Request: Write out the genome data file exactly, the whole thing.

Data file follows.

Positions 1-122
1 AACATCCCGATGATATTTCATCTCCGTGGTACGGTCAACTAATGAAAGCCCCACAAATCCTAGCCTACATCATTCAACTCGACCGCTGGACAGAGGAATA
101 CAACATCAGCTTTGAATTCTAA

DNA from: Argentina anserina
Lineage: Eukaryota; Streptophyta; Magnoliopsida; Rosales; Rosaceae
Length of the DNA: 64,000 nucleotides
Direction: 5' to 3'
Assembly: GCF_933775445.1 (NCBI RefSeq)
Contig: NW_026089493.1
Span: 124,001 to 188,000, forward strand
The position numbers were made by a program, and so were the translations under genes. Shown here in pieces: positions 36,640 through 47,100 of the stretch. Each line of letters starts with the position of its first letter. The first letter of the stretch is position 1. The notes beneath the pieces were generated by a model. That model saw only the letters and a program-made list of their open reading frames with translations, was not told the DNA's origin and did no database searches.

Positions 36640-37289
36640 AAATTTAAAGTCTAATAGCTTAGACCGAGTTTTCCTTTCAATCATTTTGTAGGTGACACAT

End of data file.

Positions 1-122
1 AACATCCCGATGATATTTCATCTCCGTGGTACGGTCAACTAATGAAAGCCCCACAAATCCTAGCCTACATCATTCAACTCGACCGCTGGACAGAGGAATA
101 CAACATCAGCTTTGAATTCTAA

DNA from: Argentina anserina
Lineage: Eukaryota; Streptophyta; Magnoliopsida; Rosales; Rosaceae
Length of the DNA: 64,000 nucleotides
Direction: 5' to 3'
Assembly: GCF_933775445.1 (NCBI RefSeq)
Contig: NW_026089493.1
Span: 124,001 to 188,000, forward strand
The position numbers were made by a program, and so were the translations under genes. Shown here in pieces: positions 36,640 through 47,100 of the stretch. Each line of letters starts with the position of its first letter. The first letter of the stretch is position 1. The notes beneath the pieces were generated by a model. That model saw only the letters and a program-made list of their open reading frames with translations, was not told the DNA's origin and did no database searches.

Positions 36640-37289
36640 AAATTTAAAGTCTAATAGCTTAGACCGAGTTTTCCTTTCAATCATTTTGTAGGTGACACAT